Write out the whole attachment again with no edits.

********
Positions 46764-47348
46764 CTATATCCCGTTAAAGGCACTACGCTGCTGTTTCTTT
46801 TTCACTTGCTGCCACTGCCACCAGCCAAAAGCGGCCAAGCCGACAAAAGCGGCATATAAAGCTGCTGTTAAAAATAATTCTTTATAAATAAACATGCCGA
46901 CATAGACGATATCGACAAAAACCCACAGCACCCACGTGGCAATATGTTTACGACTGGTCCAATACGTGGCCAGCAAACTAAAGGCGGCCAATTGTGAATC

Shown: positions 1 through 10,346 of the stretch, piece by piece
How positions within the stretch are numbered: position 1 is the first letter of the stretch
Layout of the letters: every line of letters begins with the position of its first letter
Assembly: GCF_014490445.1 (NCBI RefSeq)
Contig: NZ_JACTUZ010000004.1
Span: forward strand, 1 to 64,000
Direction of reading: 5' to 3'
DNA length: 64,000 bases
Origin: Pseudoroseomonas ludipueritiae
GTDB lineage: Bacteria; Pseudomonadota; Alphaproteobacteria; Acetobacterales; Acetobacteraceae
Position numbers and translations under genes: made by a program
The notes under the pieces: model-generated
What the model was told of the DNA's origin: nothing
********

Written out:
Positions 46764-47348
46764 CTATATCCCGTTAAAGGCACTACGCTGCTGTTTCTTT
46801 TTCACTTGCTGCCACTGCCACCAGCCAAAAGCGGCCAAGCCGACAAAAGCGGCATATAAAGCTGCTGTTAAAAATAATTCTTTATAAATAAACATGCCGA
46901 CATAGACGATATCGACAAAAACCCACAGCACCCACGTGGCAATATGTTTACGACTGGTCCAATACGTGGCCAGCAAACTAAAGGCGGCCAATTGTGAATC

Shown: positions 1 through 10,346 of the stretch, piece by piece
How positions within the stretch are numbered: position 1 is the first letter of the stretch
Layout of the letters: every line of letters begins with the position of its first letter
Assembly: GCF_014490445.1 (NCBI RefSeq)
Contig: NZ_JACTUZ010000004.1
Span: forward strand, 1 to 64,000
Direction of reading: 5' to 3'
DNA length: 64,000 bases
Origin: Pseudoroseomonas ludipueritiae
GTDB lineage: Bacteria; Pseudomonadota; Alphaproteobacteria; Acetobacterales; Acetobacteraceae
Position numbers and translations under genes: made by a program
The notes under the pieces: model-generated
What the model was told of the DNA's origin: nothing